Istanbul's mosques will astound, the markets delight, the views of the bright blue Bosphorous and Golden Horn will steal the breath from your chest, but it's the food in this Sultan of cities that will break your heart. With each olive, slice of cheese, piece of baklava, cheese pastry, toasted pistachio and dried apricot I put in my mouth, I am overwhelmed by the feeling of 'this is the best,' then, 'no, no THIS is the best.' The dueling deliciousness is on my mind as I ascend the hills of Pera, tromping along narrow cobblestone streets, flanked by romantic 17th and 18th century 'hans' (Turkish for 'inn').
In one such building, fitted with floor to ceiling windows for a sweeping view, you will find a church of cuisine, Istanbul Culinary Institute — a place I reveled in, worshipped at and enjoyed as a devout foodie.
The Istanbul Culinary Institute is a young institution, open just over three years, offering an array of courses to amateurs and professionals. The site also has a cute café, showcasing seasonal menus — local and Mediterranean foods —that change every two to three weeks. The coffee is strong and the risotto decadent.
However, more important than a visit to the restaurant, is signing up for a cooking class. With a minimum number of four and maximum of twelve students (my class had 7 students), the courses are intimate, informative, relaxed and fun.
I participated in the Intro to Pastry course. During this two-part experience (Friday night and Saturday afternoon), my classmates and I created four desserts: profiteroles, lemon cheesecake, apple tart and almond tiramisu. Along with recipes (mine translated into English) and striped aprons, we were given easy-going instructions and practical pastry instruction. A task daunting for even a seasoned home cook, such as making petit choux from scratch (a science project dressed up as a light puffy pastry), was broken down into manageable steps by our light-hearted instructor, Feyza. The social experience of cooking — sharing cultures, stories and laughter —was the main ingredient. While we whisked, cracked, zested, crushed and pre-heated, we also got to know one another. As a foreigner in an entirely Turkish cooking class, I got an insight into Istanbulite life I haven't found at any monument or historic site on a tourist map.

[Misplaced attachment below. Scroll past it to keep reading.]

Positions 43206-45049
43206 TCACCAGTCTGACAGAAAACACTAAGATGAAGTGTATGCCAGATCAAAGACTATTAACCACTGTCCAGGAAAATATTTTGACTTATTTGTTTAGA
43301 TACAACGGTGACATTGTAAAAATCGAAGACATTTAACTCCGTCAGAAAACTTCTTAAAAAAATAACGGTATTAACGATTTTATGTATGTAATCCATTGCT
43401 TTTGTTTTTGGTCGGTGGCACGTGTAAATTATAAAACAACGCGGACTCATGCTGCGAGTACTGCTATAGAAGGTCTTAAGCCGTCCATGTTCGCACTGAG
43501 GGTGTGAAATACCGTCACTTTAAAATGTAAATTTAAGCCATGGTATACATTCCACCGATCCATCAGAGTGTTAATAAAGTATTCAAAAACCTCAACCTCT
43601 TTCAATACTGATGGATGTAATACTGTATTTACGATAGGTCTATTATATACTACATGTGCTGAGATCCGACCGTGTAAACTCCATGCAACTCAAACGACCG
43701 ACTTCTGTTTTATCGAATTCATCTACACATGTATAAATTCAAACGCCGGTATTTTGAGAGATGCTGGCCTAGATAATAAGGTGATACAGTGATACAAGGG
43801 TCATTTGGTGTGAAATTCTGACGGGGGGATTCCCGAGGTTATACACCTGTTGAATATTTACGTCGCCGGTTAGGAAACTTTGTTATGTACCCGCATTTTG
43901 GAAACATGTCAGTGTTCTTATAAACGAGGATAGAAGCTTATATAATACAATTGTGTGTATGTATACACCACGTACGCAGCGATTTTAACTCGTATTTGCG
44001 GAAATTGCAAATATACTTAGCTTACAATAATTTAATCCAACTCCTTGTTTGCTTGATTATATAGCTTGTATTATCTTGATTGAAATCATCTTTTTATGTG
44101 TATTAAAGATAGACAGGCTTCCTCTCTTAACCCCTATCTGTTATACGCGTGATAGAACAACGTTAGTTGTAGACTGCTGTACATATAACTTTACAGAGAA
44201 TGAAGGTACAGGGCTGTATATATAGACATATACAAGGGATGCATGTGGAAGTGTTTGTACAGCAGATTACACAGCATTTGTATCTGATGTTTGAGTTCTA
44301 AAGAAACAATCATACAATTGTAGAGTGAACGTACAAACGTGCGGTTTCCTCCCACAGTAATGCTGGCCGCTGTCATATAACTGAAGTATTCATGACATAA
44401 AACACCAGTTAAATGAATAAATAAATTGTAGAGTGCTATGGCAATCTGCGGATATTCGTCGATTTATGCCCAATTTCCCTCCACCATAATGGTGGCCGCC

The desserts we made had European origins, but were all made with a local twist — the pervasive use of lemon in Turkish food (both sweet and savory) showed up in the cheesecake, the tiramisu called for the local giant almond macaron cookies as a base instead of typical lady fingers, profiteroles were made in the style they are served on Istiklal Cadessi (the main street in the European neighborhood), smothered in dark chocolate sauce and the apple tart was about as far from an apple pie or tarte tatin as you can get — more of a cinnamon, almond, apple pudding concoction baked within a tart shell. I learned a lot from the class — from technique to ingredient preferences and origins (the dairy products here, so rich and amazing!), to proper kitchen tools (when are we Americans going to switch to baking by weight?) and handling delicate pie dough.
I can still hear my partner translating, "Play with the dough as little as possible." Most importantly, I learned to laugh with my classmates and our teacher — pastries, a Friday night, the most dazzling city on a hill — life is so endlessly delicious.
If you go:
• Istanbul Culinary Institute Meşrutiyet Caddesi,
No:129 Tepebaşı, 34437, Istanbul T 0212 251 22 14 F 0212 215 22 18 M firstname.lastname@example.org
• Book class in advance — at least a week, as classes on popular topics fill up.
• Request an English-speaking staff member to be available during the class to translate as needed (my classmates also helped to translate).
• Remember to have a macchiato or café Americano in the restaurant downstairs (the most heavenly coffee in the city) before or after your course.
(Images: Leela Cyd)